Biulding the pegboard frames

Brad Justinen | Instructables

For detailed instructions, check out Brad’s step-by-step: Brad Justinen | Instructables

Use jars to store small items under shelves.

Under-shelf Jar Storage for Small Hardware

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No matter how hard you try, little hardware pieces always seem to end up in a junk drawer or open box where you prick your hand anytime you have to sift through it just to find the right size washer or nut.

Here’s a storage idea that re-purposes those plastic jars you tend to collect in the trash while also putting to work that useless space under your last shelf. Screw the lids under a shelf, load up your jars with whatever small bits you need storing and twist the jar onto its lid. The jars will hang from their own caps, screwed into the bottom of your shelf or cabinet. This not only keeps those smaller items within reach, it frees up more shelf space for larger things.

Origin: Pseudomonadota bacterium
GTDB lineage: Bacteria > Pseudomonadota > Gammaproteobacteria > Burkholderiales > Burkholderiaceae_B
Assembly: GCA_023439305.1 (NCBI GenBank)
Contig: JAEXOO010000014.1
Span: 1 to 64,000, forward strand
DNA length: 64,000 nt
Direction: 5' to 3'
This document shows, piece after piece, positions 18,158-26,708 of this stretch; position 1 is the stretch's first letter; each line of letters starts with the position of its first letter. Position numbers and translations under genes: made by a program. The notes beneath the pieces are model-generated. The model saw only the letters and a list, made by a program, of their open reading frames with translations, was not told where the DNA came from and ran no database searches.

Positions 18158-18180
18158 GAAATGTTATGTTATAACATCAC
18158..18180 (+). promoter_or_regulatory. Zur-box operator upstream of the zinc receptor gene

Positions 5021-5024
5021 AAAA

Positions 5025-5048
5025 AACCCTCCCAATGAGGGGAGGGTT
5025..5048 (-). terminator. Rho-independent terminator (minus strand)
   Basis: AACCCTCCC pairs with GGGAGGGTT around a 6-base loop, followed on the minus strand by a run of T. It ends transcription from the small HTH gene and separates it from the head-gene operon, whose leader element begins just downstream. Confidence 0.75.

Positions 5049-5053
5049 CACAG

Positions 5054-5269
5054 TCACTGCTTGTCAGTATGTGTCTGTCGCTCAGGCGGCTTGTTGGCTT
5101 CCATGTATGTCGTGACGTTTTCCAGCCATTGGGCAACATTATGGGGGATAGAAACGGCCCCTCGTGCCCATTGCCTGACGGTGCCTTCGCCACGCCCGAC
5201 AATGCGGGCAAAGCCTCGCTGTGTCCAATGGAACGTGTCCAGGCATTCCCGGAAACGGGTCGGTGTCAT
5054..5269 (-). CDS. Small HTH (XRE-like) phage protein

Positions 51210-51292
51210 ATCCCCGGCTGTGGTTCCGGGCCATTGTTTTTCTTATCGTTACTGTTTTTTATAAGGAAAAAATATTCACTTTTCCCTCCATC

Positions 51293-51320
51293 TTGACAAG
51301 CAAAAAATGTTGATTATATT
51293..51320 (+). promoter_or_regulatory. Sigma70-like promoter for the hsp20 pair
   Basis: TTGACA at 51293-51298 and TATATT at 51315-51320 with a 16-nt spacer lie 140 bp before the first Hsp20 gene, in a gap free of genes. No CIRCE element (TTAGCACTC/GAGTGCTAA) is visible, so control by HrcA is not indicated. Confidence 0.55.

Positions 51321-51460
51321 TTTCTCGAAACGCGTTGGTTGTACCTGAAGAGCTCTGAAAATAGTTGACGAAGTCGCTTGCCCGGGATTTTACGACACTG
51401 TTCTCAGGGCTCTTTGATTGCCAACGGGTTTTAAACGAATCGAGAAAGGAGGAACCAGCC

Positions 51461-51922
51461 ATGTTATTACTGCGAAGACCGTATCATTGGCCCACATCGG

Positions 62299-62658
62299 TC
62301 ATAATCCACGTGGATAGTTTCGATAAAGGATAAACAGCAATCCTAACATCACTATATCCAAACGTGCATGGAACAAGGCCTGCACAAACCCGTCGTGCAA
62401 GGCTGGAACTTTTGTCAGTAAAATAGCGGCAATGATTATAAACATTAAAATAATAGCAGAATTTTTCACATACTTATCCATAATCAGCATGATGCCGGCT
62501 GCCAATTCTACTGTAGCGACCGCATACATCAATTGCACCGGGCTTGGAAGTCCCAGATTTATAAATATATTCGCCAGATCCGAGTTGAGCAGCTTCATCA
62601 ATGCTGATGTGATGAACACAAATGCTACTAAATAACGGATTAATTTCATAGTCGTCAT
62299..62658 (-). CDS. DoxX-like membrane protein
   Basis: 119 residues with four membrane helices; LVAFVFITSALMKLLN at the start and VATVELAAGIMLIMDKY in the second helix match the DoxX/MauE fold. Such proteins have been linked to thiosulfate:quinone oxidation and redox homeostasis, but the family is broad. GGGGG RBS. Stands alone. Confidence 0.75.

Plastic peanut butter jars work better than glass mason jars because they hold a lot more hardware and won’t shatter if you drop one. Use two screws per lid, positioned along the diameter roughly an inch apart (wider for larger lids). If you only use one, the lid will rotate and loosen every time you screw a jar back to its lid.

Photo: Chez Larsson